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1964 | Bonanza (NBC)

By their sixth season of working the Ponderosa, the Cartwright clan finally rose to the top of the ratings as the Western craze subsided. Ben, Adam, Hoss and Little Joe were a clear favorite over ABC’s “Bewitched” in second and “Gomer Pyle, U.S.M.C” (CBS) in third.

Bonanza
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1965 | Bonanza (NBC)

Stories about family set the show apart from other Westerns of the time. “You always saw stories about families on comedies, or on an anthology, but ‘Bonanza’ was the first series that was week-to-week about a family and the troubles that it went through,” Stephen Battaglio wrote in TV Guide.

1966 Bonanza Toy Brochure
1966 Bonanza Toy Brochure by Joe Haupt (CC BY-SA)

1966 | Bonanza (NBC)

The show would continue through the 1972 season, ending after 430 episodes as the second-longest running Western in TV history. It narrowly beat out “The Red Skelton Hour” (CBS) and “The Andy Griffith Show” (CBS) for the top spot.

The Andy Griffith Show
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1967 | The Andy Griffith Show (CBS)

In its final season, Andy and his Mayberry friends finally made it to the top of the ratings mountain with “The Lucy Show” (CBS) and “Gomer Pyle, U.S.M.C” (CBS), a spin-off of Griffith’s show, right behind them.

TV Guide #808
TV Guide #808 by Jim Ellwanger (CC BY-NC)

1968 | Rowan & Martin’s Laugh-In (NBC)

The fast-paced comedy variety series quickly ascended the ratings in its first year to become what TV Guide calls “one of the most influential shows of its era.” With its cutting political satire and social commentary, you can bet your sweet bippy it was the place to be seen, attracting hordes of celebrities — including former vice president and presidential candidate Richard Nixon.

Laugh-In original cast album
Laugh-In original cast album by Ross (CC BY-NC-ND)

1969 | Rowan & Martin’s Laugh-In (NBC)

The show — filmed in beautiful downtown Burbank — was a launching pad for the careers of people like Goldie Hawn, Jo Anne Worley, Alan Sues, and Lily Tomlin. Cast turnover was high with only four members staying the full six years — the hosts, Dan Rowan and Dick Martin, announcer Gary Owens, and Ruth Buzzi.

Marcus Welby, M.D.
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1970 | Marcus Welby, M.D. (ABC)

In a return to more traditional TV, Robert Young came out of retirement to play kindly Dr. Marcus Welby, a physician dedicated to treating the whole patient. He was ably assisted by young Dr. Steven Kiley (James Brolin). It was the biggest hit in ABC’s history up to that time and the first ABC series to win the seasonal ratings.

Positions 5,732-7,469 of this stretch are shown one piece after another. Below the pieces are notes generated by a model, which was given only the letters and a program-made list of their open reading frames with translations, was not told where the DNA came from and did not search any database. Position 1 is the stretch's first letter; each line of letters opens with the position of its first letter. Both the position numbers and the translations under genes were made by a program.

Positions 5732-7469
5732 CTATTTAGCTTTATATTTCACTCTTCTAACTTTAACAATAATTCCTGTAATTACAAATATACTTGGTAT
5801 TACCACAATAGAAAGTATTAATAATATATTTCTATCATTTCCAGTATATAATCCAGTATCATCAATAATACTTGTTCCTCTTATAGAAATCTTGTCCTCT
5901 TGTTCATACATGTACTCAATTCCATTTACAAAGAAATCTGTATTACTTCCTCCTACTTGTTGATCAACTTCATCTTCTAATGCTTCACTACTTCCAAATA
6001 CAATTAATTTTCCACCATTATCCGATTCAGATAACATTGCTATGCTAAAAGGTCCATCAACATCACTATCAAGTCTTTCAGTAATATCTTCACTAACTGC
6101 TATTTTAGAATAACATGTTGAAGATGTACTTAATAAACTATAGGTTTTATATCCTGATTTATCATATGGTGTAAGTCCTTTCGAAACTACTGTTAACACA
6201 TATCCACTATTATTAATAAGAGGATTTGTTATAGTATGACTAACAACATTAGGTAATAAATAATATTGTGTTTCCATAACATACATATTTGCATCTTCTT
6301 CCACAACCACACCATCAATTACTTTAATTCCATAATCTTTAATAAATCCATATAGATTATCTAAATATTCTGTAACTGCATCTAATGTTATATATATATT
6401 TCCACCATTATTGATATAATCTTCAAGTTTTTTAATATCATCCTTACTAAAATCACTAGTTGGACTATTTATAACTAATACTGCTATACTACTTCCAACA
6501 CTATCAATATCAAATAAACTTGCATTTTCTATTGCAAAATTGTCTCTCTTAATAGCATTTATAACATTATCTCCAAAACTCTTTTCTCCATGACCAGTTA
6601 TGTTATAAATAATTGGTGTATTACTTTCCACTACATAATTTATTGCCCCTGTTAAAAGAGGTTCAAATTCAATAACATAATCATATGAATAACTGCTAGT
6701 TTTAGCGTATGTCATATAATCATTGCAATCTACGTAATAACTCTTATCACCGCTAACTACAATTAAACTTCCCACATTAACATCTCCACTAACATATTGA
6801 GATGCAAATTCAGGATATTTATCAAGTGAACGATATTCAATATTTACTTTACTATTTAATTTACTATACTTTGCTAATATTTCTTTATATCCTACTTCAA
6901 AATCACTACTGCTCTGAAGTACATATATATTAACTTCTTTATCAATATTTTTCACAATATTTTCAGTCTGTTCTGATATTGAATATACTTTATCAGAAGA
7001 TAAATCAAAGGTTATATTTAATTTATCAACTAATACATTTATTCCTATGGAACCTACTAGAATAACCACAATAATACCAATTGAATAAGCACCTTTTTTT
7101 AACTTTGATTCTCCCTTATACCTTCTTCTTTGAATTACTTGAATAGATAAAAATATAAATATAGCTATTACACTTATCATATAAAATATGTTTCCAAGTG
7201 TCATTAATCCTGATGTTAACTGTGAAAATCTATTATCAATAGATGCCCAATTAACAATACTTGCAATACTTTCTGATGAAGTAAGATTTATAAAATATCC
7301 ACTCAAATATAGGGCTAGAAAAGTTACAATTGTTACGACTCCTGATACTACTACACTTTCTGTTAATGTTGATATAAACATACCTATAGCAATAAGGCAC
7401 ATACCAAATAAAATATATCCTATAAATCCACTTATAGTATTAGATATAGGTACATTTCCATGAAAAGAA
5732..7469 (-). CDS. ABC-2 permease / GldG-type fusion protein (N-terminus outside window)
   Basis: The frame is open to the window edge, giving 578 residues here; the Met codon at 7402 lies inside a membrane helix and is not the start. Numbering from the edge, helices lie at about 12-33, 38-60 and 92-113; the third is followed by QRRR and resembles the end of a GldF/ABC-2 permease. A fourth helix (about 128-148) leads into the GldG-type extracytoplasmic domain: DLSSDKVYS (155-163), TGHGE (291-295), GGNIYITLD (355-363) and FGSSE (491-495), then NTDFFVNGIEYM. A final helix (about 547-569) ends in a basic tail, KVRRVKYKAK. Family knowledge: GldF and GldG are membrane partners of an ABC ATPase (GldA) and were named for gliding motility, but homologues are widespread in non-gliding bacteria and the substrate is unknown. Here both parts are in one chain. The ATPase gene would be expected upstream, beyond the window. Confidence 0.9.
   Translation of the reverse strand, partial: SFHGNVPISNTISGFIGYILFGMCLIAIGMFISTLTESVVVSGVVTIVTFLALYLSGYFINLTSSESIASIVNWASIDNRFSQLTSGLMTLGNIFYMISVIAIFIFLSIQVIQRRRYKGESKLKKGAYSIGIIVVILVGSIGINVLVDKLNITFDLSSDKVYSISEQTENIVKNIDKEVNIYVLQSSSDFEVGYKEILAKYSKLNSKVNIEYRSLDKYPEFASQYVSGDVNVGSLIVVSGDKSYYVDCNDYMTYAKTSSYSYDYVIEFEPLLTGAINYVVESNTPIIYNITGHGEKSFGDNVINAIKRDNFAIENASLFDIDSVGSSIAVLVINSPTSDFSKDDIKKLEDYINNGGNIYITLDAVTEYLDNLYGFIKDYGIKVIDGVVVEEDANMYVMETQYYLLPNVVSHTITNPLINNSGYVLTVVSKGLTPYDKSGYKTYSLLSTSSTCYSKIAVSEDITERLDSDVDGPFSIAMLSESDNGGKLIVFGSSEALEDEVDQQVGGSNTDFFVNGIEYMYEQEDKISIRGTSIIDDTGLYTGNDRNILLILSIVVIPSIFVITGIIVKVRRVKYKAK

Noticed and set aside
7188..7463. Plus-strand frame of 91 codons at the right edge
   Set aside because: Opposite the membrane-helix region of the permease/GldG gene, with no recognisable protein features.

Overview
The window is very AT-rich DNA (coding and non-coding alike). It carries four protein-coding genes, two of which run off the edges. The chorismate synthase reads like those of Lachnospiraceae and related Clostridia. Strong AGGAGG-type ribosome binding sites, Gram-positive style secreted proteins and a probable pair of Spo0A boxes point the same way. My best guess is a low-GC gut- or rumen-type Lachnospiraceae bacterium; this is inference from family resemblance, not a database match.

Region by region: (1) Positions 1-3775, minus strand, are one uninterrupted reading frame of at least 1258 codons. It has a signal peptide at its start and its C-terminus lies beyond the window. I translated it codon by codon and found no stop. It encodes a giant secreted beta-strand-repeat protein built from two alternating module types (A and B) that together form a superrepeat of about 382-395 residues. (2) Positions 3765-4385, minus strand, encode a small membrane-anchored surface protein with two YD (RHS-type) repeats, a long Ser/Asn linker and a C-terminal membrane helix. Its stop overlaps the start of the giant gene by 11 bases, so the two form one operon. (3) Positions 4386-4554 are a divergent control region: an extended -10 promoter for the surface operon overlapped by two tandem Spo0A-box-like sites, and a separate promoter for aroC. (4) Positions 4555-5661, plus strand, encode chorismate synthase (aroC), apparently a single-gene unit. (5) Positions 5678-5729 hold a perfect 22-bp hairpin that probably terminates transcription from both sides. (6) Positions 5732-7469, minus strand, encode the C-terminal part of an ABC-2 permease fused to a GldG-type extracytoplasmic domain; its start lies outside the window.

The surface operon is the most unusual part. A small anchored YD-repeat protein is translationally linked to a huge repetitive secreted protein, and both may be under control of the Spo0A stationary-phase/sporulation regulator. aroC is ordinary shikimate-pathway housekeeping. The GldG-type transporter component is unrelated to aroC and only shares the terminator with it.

All in the Family
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1971 | All in the Family (CBS)

This midseason replacement in the 1970 season about a blue-collar bigot, his ditzy wife, and his liberal daughter and her husband weekly waded into some pretty deep waters for a comedy. Issues of race, women’s rights and politics dominated the storylines.


Related: The Best TV Shows Starring Boomers

All in the Family
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1972 | All in the Family (CBS)

Not only did the Bunkers continue to hold the top spot in the rankings, a spin-off, “Maude,” was launched based on the character of Edith’s liberal cousin. Bea Authur’s show finished at No. 4 for the season. NBC’s “Sanford and Son” was No. 2 on the list.

All in the Family
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1973 | All in the Family (CBS)

With “All in the Family” still going strong, CBS had nine of the top 10 shows on TV this season including “The Waltons” (No. 2), “Sanford and Son” (No. 3), “M*A*S*H” (No. 4), “Hawaii Five-O” (No. 5), and “Maude” (No. 6).

All in the Family
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1974 | All in the Family (CBS)

Inflation, Archie’s brief disappearance, religion, divorce, and a special 100th episode retrospective filled the season. Oh, and George and Louise Jefferson move out of the neighborhood and into their own midseason replacement spin-off series, which finishes the season at No. 4 behind NBC’s “Sanford and Son” and “Chico and the Man.”

All in the Family
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1975 | All in the Family (CBS)

In an unprecedented fifth year at the top of the ratings, Gloria and Mike move out and the Bunkers become grandparents. Norma Lear’s groundbreaking series would run for nine seasons, winning 21 Emmys before quietly ending in the spring of 1979.

Happy Days
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1976 | Happy Days (ABC)

It took a few seasons for the Cunninghams to reach the ratings summit. When they did, it was as the lead-in to ABC’s Tuesday night comedy lineup that included the “Happy Days” spin-off “Laverne & Shirley,” “Three’s Company,” and “Soap.” The network celebrated a big season with seven of the top 10 shows including “Charlie’s Angels,” “The Six Million Dollar Man,” and “Baretta.”


Related: 29 Legendary Vehicles From '70s and '80s TV Shows

Laverne & Shirley
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1977 | Laverne & Shirley (ABC)

With America now well acquainted with the words “schlemiel” and “schlimazel,” ABC’s Tuesday night lineup continued to lead the ratings, now with the female buddy sitcom at the top. “Happy Days” — in which Fonzie jumped the shark — was second and “Three’s Company” was third, giving ABC a ratings trifecta.

Laverne & Shirley
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1978 | Laverne & Shirley (ABC)

The girls’ move into the 1960s continued to anchor ABC’s growing ratings dominance. The network also had the second through fifth shows in “Three’s Company,” “Mork & Mindy” (another “Happy Days” spinoff), “Happy Days,” and midseason replacement “Angie.”

60 Minutes
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1979 | 60 Minutes (CBS)

After bouncing around the CBS lineup since 1968, the show TV Guide calls “the granddaddy (and Rolls Royce) of newsmagazines” found a home on Sunday nights at 7 p.m. against lighter fare and viewers took note. It became the first — and still the only — news program to lead the TV ratings.

Dallas
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1980 | Dallas (CBS)

Who shot J.R.? That pop-culture obsession in the summer of 1980 forced viewers to wait from the end of one season to the next for answers to the cliffhanger CBS created — and played to maximum advantage. CBS held seven of the top 10 spots for the season with the increasingly popular “The Dukes of Hazzard” at No. 2.